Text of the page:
Social media can be a great tool for disseminating information. But it's also a space with a lot of misinformation.
New research warns that young people might be at risk of unplanned pregnancies because they're acquiring contraceptive advice from social media influencers.
And while some individuals may find this reality a surprise, Marissa Levesque, AccessBC's social media organizer, says she wasn't surprised by the study.
"This, I think, is the first study that I've seen. I have read similar stories about YouTube influencers being much more influential to young people than traditional celebrities because they are so accessible and relatable," said Levesque, who is also a fourth-year medical student in the Southern Medical Program at the University of British Columbia.
AccessBC is a grassroots group who, since 2017, has advocated for free prescription contraception in B.C.
"They share these personal stories that make people take notice. And so, I think it's a little bit sad," said Levesque.
"People tend to only share their negative stories and not their success stories. If your IUD or your Nexplanon is working, that means you don't notice it, you've got nothing to report on," she added.
The study, published in the Health Communication journal, states the large amount of videos with inaccurate information on sexual health is a public health issue.
The study analyzed 50 birth control-related YouTube videos, excluding TED Talks and medical professional videos, with at least 20,000 subscribers, posted between December 2019 and December 2021.
Researchers studied the videos to determine the influencers' thoughts on hormonal birth control, and non-hormonal birth control.
They found that 74 per cent of influencers shared they were planning on getting off hormonal birth control. These individuals stated they were discontinuing it to find more natural contraception methods, and improving mental health.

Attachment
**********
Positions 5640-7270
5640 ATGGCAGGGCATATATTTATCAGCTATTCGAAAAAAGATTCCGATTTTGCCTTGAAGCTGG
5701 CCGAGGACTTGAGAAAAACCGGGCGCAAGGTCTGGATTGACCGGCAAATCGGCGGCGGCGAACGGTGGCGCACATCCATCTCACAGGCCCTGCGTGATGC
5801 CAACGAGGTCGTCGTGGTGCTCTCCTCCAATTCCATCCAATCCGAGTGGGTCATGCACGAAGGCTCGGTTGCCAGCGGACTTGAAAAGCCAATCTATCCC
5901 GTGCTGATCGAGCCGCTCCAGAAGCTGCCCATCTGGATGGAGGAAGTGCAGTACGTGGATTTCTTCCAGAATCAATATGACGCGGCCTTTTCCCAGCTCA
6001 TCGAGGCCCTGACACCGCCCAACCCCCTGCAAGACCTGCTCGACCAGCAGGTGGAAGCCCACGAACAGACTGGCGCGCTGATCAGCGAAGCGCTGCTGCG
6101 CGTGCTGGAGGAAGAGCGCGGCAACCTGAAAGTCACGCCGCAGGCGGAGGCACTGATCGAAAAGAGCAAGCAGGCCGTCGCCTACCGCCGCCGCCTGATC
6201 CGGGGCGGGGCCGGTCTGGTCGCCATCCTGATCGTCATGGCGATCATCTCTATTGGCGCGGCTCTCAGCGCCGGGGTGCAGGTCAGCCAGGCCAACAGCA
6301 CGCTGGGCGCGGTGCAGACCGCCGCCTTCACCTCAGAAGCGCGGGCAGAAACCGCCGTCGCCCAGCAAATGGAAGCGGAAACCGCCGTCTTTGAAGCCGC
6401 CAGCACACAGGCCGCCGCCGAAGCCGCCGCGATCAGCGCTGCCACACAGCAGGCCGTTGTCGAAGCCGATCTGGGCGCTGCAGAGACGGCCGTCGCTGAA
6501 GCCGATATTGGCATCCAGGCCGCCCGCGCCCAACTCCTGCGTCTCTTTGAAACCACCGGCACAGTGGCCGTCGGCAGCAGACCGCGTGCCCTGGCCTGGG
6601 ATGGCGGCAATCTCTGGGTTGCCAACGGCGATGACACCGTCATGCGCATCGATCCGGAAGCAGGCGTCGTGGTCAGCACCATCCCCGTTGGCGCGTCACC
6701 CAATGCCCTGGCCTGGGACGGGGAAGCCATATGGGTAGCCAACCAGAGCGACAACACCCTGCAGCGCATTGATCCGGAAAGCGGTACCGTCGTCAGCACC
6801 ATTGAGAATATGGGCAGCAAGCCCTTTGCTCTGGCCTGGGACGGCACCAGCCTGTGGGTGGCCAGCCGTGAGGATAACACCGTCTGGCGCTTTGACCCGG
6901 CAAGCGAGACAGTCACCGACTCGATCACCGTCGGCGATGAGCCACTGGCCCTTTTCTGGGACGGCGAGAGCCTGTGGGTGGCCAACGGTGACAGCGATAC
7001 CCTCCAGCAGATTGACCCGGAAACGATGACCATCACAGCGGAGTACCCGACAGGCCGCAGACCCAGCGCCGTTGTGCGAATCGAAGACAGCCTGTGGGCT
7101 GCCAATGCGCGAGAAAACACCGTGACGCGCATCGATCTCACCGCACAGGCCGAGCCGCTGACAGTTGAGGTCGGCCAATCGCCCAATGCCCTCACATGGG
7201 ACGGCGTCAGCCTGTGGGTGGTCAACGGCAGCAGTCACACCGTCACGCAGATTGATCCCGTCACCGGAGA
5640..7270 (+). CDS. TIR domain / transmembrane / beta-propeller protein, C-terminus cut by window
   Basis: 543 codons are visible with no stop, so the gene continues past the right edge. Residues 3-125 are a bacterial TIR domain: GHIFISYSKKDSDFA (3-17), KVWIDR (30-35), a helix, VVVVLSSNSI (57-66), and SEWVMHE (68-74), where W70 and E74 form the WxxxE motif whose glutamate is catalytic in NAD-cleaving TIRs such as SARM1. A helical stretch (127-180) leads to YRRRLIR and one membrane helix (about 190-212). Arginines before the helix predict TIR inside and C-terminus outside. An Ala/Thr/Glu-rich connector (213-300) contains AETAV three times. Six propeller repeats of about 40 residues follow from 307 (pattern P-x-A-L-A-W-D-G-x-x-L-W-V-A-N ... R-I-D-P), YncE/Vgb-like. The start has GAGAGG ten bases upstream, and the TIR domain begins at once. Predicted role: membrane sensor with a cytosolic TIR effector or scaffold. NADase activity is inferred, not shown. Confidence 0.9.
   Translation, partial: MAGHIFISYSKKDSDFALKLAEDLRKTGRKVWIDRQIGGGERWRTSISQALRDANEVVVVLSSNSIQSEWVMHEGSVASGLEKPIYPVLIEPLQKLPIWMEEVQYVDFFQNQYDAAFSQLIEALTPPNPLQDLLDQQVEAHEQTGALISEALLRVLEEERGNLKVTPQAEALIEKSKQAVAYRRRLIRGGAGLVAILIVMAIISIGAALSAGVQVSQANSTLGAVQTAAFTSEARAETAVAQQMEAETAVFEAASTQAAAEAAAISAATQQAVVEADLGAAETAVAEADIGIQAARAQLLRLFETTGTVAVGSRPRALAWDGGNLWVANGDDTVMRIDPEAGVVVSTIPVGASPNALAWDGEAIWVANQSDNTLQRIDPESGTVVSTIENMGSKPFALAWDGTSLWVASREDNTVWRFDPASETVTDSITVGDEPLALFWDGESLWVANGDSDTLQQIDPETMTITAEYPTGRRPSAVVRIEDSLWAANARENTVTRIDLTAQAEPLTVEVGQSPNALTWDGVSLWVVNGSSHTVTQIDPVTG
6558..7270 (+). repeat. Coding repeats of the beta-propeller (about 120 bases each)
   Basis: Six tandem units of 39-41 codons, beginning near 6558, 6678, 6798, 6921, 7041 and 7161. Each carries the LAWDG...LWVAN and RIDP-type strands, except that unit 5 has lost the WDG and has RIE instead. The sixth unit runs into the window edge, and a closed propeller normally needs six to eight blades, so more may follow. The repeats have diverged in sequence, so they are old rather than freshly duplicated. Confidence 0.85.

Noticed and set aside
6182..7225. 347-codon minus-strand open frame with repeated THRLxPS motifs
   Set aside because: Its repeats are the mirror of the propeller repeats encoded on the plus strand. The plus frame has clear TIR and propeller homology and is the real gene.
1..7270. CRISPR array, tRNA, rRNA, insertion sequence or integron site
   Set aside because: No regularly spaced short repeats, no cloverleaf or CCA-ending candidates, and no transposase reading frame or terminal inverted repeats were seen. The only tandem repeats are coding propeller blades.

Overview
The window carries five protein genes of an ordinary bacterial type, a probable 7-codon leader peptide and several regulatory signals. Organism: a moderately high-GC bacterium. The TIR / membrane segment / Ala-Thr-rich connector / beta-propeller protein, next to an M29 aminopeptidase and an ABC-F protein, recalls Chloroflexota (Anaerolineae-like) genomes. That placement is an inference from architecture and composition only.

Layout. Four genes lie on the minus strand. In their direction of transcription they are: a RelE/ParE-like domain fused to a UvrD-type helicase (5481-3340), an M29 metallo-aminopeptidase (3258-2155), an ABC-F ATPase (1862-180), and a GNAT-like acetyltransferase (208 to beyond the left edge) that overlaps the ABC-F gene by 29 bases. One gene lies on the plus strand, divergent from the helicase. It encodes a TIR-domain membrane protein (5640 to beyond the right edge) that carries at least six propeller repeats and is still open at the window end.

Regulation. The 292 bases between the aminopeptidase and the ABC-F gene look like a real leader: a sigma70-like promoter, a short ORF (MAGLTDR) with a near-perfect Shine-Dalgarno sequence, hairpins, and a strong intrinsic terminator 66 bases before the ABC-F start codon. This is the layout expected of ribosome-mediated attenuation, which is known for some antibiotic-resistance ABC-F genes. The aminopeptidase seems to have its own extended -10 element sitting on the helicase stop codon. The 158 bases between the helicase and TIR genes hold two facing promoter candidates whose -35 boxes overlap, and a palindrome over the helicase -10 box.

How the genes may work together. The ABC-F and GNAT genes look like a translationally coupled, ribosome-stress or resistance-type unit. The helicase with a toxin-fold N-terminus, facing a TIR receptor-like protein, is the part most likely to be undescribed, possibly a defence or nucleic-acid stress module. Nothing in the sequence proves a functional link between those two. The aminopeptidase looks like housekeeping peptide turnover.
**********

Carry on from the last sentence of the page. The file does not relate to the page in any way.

Instead, some were switching to non-hormonal birth control, citing fewer side effects and being more cost-effective.
“Tracking cycles may not be as effective at preventing pregnancy as hormonal birth control,” said lead author Emily Pfender of the Department of Communication at the University of Delaware, in a press release.
And while cycle tracking can be a useful form of birth control, Levesque emphasizes that influencers don't necessarily talk about "how difficult it is to accurately track your cycle."
Pfender notes that "to use the cycle-tracking method as intended, women must faithfully measure basal body temperature and viscosity of cervical fluid at the same time every day, track cycle lengths to calculate their fertile window and refrain from having sex on specific days of their cycle.”
This is why Levesque says improving education around sexual health and contraception can be helpful for countering misinformation.
"I think making prescription contraception free would really be the first step in allowing young people to access the proper information to destigmatizing conversations about contraception, and hopefully, (alter) our education in schools around contraception and sex," she says.
"A lot of good information can be shared in that way with personal stories, but it can also lead to decisions that may be kind of detrimental to people because they're basing their decision on someone else's experience. And their experience could be completely different if they were able to shop around and try out different contraceptive methods and find one that works for them."